Targeted SAP conjugates are powerful and specific lesioning agents used in the technique known as Molecular Surgery. The ribosome-inactivating protein, saporin (from the seeds of the plant, Saponaria officinalis) is bound to a targeting agent (anything that is recognized on the cell surface and internalized). The targeted conjugate is administered to cells (in vitro or in vivo). The targeting agent seeks out and binds to its target on the cell surface. The conjugate is internalized, saporin breaks away from the targeting agent, and inactivates the ribosomes which causes protein inhibition and, ultimately, cell death. Cells that do not have the cell surface marker are not affected.
RGR is a putative retinal G-protein coupled receptor. The protein acts as a photoisomerase to catalyze the conversion of all-trans-retinal to 11-cis-retinal. The reverse isomerization occurs with rhodopsin in retinal photoreceptor cells. RGR is expressed exclusively in tissue adjacent to retinal photoreceptor cells, the retinal pigment epithelium, and Muller cells. The RGR gene may be associated with autosomal recessive and autosomal dominant retinitis pigmentosa (arRP and adRP, respectively).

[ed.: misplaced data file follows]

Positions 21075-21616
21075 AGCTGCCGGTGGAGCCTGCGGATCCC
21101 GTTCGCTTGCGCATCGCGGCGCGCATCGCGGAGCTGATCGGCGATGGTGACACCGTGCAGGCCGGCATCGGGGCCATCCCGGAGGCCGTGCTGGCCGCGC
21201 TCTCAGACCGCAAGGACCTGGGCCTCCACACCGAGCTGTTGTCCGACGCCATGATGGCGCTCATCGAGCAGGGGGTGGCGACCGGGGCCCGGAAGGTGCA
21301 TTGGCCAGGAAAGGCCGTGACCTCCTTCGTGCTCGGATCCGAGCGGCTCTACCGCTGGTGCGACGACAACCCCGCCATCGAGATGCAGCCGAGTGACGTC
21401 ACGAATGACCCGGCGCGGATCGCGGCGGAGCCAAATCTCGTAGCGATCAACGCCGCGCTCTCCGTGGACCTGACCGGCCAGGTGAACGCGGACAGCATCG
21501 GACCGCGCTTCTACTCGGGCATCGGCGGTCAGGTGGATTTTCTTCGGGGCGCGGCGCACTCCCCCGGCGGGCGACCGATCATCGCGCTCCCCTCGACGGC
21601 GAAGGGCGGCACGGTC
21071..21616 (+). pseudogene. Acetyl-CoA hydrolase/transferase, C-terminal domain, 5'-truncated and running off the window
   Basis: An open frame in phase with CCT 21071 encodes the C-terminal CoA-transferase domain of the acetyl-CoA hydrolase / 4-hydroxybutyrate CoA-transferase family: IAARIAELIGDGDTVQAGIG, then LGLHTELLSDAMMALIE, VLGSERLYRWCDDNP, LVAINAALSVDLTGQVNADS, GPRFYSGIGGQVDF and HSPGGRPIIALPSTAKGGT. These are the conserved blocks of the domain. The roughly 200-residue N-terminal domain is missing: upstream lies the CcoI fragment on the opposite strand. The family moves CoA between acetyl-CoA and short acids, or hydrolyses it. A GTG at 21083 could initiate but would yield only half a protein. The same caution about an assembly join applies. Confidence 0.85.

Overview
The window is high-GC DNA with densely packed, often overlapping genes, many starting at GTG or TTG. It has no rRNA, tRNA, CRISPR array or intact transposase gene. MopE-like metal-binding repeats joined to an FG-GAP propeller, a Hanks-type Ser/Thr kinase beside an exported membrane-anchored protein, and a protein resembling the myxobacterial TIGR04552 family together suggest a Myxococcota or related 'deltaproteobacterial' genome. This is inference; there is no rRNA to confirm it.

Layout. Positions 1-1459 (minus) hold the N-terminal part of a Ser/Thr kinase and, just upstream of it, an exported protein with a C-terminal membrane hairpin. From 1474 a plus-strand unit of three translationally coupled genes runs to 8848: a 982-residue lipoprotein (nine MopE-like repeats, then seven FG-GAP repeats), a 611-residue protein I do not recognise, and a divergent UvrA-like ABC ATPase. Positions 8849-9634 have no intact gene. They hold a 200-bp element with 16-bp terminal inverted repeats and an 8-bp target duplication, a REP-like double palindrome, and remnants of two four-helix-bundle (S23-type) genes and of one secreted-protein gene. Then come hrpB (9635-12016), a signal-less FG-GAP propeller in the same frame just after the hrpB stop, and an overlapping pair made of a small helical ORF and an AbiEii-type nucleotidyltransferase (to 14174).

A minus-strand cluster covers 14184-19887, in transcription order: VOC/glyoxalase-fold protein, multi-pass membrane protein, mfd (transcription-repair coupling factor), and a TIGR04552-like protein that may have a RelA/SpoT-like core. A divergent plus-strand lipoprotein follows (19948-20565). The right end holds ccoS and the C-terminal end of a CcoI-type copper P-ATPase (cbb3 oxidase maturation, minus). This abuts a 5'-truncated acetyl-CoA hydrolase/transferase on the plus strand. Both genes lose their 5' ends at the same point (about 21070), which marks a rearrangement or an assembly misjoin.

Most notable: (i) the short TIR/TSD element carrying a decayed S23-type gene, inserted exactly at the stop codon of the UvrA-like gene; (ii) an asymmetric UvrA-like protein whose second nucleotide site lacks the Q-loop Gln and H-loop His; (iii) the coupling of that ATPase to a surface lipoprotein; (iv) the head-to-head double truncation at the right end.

Anti-RGR-SAP eliminates cells expressing RGR. All other cells are left untouched.
This product is being offered as part of our Beta Testing program. It has saporin activity confirmed, peptide sequences published/confirmed, and/or antibody binding specificity published/confirmed. It has not been characterized or reported in scientific literature. The researcher who first publishes data* will receive a $500 credit for use on ATS products.
*Data subject to review by the scientific team at ATS. See complete details here.